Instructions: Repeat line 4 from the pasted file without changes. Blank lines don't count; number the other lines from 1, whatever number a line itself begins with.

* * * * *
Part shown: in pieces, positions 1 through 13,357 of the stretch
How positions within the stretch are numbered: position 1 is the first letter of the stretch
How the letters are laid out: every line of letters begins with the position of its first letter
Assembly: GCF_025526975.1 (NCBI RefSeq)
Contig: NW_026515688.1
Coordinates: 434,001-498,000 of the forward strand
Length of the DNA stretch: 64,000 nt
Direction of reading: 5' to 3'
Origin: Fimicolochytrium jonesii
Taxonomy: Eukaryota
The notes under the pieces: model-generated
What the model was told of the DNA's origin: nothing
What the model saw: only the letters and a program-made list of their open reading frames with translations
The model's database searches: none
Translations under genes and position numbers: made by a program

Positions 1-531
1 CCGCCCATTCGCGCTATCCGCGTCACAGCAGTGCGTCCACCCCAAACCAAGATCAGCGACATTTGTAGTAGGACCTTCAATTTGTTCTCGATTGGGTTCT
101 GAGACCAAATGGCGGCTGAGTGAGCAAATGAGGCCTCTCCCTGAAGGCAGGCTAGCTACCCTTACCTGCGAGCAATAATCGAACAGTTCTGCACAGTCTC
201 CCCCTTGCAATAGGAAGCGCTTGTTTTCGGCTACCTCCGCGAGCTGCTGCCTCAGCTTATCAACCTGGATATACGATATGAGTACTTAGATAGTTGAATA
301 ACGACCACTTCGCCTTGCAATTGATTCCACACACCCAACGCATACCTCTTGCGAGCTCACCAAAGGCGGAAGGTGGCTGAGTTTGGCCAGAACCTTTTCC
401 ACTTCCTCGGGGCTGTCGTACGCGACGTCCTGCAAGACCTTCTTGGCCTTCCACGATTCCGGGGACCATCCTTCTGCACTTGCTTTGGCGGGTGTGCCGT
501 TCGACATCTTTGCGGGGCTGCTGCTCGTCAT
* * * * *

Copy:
Assembly: GCF_025526975.1 (NCBI RefSeq)